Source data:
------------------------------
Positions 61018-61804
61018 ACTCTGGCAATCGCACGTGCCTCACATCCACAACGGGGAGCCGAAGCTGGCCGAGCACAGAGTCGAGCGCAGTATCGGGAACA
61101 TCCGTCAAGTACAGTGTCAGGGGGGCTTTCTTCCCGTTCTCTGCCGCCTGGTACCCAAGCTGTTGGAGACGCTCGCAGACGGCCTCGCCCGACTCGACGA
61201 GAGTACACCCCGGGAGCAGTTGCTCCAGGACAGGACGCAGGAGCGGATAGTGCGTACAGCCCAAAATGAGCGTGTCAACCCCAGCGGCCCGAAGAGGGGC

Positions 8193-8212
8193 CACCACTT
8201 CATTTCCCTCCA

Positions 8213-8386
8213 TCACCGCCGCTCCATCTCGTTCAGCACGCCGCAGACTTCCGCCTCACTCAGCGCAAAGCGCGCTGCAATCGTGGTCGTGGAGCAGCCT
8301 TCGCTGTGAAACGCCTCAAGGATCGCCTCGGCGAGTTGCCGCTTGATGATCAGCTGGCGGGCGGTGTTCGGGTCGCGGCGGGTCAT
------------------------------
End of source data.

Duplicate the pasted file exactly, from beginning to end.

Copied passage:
Positions 61018-61804
61018 ACTCTGGCAATCGCACGTGCCTCACATCCACAACGGGGAGCCGAAGCTGGCCGAGCACAGAGTCGAGCGCAGTATCGGGAACA
61101 TCCGTCAAGTACAGTGTCAGGGGGGCTTTCTTCCCGTTCTCTGCCGCCTGGTACCCAAGCTGTTGGAGACGCTCGCAGACGGCCTCGCCCGACTCGACGA
61201 GAGTACACCCCGGGAGCAGTTGCTCCAGGACAGGACGCAGGAGCGGATAGTGCGTACAGCCCAAAATGAGCGTGTCAACCCCAGCGGCCCGAAGAGGGGC

Positions 8193-8212
8193 CACCACTT
8201 CATTTCCCTCCA

Positions 8213-8386
8213 TCACCGCCGCTCCATCTCGTTCAGCACGCCGCAGACTTCCGCCTCACTCAGCGCAAAGCGCGCTGCAATCGTGGTCGTGGAGCAGCCT
8301 TCGCTGTGAAACGCCTCAAGGATCGCCTCGGCGAGTTGCCGCTTGATGATCAGCTGGCGGGCGGTGTTCGGGTCGCGGCGGGTCAT